President Vladimir Putin and the Kremlin accepted the results of a hurried vote in a referendum in which the people of Crimea indicated their preference for the option for their "semi-autonomous territory" to be annexed to Russia, following months of protests that were often violent, and led to the eventual ouster of Crimea's former president earlier this month.
In a previously-scheduled event described as a “University Town Hall,” U.S. Secretary of State John F. Kerry issued the first response to these events, here, noting that the Kremlin and President Putin were on “the wrong side of history:”
“I was really struck and somewhat surprised and even disappointed by the interpretations in the facts as they were articulated by the [President, Putin], and with all due respect, they really just didn’t jibe with reality or with what’s happening on the ground.”
Encouraged by Secretary Kerry to ask questions, the focus of the University Town Hall event was “to make foreign policy less foreign.”
The State Department extended the invitation to students and their professors, as part of a formal unveiling of a new initiative referred to as Diplomacy Lab, in which both the students and members of the faculty in their respective schools grapple with a wide range of global issues and then contribute from their academic perspective, toward the creation of State Department foreign policy.
Secretary Kerry marked the occasion with the announcement of a new interactive map – now called Department of State by State – where users are invited to explore the State Department's engagement in each of the 50 states – state by state.
The audience for the event on Tuesday was comprised primarily of students and Washington-based interns, who waited their turn in long lines in order to interact with Secretary Kerry who encouraged them to become politically engaged in the area of foreign policy:
“Get involved in the political system. If you don’t think somebody else is making good choices, go tell people what the better choices are and show them how you can follow through on them, and don’t get bought out by the vast sums of money in American politics. Fight that and give people’s voices back to people. That’s how you do it.”
The Diplomacy Lab and the University of Virginia manage the interface among the students and the faculty. The State Department, and UVa's OpenGrounds has enabled the cross-disciplinary collaborative work across the 'academical village,' and has played a substantial role in the University's participation in the Diplomacy Lab's pilot program.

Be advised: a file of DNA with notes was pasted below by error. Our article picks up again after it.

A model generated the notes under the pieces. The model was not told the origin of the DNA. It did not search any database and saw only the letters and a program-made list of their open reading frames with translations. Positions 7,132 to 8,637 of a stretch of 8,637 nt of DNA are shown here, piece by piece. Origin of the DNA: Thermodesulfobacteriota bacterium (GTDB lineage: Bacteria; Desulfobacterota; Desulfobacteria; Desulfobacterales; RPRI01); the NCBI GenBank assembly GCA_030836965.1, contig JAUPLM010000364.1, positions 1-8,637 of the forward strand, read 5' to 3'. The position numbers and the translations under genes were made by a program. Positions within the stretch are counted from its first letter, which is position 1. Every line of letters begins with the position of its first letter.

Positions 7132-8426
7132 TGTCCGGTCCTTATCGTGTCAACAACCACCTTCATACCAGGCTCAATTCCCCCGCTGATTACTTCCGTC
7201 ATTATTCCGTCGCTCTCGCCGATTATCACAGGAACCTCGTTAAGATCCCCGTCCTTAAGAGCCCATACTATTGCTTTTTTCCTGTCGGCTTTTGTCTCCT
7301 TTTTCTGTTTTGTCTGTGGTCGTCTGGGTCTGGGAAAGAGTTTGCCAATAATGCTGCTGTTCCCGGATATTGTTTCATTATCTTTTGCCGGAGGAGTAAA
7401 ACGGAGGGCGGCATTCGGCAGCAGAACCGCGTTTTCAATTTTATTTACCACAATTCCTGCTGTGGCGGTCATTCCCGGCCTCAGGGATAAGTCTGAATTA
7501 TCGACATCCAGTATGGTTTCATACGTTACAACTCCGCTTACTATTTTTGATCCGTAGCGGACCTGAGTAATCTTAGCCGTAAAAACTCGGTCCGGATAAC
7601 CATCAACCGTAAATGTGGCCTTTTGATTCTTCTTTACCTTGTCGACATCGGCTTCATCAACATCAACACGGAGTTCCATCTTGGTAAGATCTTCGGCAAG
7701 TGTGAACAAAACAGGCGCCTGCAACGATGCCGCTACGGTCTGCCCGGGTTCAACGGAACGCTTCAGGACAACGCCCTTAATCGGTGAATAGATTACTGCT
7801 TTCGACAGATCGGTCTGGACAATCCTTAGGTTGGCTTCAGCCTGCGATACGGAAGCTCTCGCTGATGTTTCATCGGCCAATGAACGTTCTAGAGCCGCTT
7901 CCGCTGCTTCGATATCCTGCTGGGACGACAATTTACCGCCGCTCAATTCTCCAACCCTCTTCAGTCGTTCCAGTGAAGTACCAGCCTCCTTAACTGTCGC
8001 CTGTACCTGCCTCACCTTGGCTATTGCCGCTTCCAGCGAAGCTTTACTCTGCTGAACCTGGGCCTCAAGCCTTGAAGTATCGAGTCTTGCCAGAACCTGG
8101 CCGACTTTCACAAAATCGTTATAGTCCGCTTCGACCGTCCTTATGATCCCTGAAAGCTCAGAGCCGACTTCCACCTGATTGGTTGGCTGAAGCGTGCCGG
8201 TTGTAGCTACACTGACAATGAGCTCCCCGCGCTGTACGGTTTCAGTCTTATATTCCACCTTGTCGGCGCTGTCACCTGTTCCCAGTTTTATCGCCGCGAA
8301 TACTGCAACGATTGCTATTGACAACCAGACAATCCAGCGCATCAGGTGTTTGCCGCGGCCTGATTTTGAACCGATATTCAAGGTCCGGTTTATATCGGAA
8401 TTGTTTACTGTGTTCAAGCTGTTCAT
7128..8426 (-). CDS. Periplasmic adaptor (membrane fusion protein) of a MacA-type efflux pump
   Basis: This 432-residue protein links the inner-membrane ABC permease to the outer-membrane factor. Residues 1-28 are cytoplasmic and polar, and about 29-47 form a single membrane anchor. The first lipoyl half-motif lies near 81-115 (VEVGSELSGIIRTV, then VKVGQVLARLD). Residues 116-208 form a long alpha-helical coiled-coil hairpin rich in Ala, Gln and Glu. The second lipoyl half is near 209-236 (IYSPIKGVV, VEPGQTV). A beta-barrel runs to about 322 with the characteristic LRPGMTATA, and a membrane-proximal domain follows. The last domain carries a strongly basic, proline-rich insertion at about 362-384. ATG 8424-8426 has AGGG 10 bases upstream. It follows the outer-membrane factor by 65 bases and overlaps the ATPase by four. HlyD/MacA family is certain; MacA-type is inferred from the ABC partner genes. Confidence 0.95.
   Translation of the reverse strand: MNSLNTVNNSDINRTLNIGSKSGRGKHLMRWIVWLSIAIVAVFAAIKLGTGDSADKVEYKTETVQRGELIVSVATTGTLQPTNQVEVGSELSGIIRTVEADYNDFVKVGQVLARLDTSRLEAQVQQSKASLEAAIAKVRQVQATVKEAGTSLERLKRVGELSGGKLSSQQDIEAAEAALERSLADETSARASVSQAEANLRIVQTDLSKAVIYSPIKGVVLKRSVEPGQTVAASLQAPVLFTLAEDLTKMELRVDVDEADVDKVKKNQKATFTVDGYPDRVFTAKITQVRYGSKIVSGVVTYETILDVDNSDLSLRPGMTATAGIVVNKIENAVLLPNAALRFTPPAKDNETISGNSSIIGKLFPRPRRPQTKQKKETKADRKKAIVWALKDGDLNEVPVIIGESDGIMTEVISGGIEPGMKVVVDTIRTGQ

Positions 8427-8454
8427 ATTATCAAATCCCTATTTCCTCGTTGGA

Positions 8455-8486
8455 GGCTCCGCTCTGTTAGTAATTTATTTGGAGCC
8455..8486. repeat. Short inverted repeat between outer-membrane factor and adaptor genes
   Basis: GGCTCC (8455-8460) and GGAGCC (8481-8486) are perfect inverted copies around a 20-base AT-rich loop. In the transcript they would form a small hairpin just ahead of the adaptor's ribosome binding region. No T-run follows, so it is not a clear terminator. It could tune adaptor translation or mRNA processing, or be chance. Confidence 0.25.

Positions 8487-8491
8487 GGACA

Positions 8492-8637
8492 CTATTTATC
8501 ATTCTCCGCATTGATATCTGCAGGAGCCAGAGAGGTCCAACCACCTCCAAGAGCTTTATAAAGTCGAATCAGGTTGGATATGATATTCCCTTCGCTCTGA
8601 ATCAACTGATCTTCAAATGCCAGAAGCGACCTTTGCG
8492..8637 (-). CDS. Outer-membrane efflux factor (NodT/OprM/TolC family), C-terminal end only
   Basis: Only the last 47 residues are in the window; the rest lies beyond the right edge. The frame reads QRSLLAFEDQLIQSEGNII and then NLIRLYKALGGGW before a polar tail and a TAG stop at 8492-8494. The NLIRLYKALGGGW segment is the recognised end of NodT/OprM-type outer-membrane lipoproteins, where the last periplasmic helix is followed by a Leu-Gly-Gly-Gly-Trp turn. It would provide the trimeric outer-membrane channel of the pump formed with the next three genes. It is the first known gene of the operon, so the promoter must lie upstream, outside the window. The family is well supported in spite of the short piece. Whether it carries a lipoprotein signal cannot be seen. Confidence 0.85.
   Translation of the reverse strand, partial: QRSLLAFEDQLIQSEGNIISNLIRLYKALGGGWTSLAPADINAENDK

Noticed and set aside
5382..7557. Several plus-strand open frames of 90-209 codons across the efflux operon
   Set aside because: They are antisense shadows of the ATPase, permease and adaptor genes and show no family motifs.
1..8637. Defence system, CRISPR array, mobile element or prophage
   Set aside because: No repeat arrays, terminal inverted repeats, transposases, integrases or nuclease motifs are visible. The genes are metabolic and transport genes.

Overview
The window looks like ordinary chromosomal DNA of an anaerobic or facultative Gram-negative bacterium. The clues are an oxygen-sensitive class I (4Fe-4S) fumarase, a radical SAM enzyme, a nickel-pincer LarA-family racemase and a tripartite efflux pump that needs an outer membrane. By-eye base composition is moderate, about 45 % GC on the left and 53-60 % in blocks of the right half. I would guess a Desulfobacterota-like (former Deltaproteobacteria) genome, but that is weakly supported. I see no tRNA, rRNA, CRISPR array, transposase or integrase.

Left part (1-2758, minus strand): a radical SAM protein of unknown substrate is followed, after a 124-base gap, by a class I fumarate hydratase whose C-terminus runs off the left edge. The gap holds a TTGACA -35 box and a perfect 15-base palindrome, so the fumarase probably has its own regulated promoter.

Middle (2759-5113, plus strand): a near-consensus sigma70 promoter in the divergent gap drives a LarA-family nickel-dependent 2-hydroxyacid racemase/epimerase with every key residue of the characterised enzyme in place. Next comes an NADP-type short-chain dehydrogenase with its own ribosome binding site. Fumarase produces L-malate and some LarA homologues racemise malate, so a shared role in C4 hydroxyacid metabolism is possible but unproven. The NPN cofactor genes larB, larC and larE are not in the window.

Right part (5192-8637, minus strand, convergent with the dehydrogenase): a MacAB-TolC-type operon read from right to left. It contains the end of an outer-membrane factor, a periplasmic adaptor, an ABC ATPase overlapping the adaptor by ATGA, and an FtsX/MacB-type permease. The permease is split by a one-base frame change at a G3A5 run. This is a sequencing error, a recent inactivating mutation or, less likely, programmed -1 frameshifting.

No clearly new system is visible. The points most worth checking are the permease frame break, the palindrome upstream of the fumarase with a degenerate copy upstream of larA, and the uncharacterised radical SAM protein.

The State Department selected students and faculty from the University of Virginia and the College of William & Mary specifically, to participate in the national pilot program which began last fall, designating the two Virginia Schools as “founding partners.”
OpenGrounds serves to build bridges of interaction among each of the disciplines in Jefferson's ideal of having an "Academical Village," where knowledge can be exchanged in an interdisciplinary approach, generally:
OpenGrounds is building new networks to connect faculty, staff, students and diverse partners, inspire those who take risks at the frontiers of their fields and collaborate across boundaries, to create new disruptive ideas that make a real impact in the world.”
Delegations from both William & Mary and UVa were invited to come to Washington on Tuesday, as special guests, and were seated in the front rows for the event. Third-year students at the University, Schuyler Miller -- a double major in government and foreign affairs in the Department of Politics Honors Program; and Daniel Rosenfeld,who is majoring in political philosophy, policy and law -- both helped to design an implementation strategy for a project to remake the Community of Democracies, which is a "global democratic group whose goal is to promote and strengthen democracy worldwide," continuing a State Department endeavor that had been in the process of development earlier on.
In the era of Social Networking -- combined with the trend for browsers like Google Chrome and others which are now accommodating their having more of their users access the internet through tablets and smartphones, and that has led to the layout and design of websites having a singular look -- overtaken by fonts most appropriate for 2nd or 3rd- graders and conveying language that is reduced to snippets of information of to 140 characters, or of up to 100 - 200 words, which are then read by users who are now accustomed through short video taglines and audio soundbites to be consumed in an attention span approximately equal to the average elementary school-age child.
It will be interesting to learn, as these customs become entrenched to the point of no return, perhaps, whether these College and University students and those who succeed them can adapt to a language of diplomacy that will be sufficient to take civilization to a more peaceable geopolitical perspective, in the 21st-Century.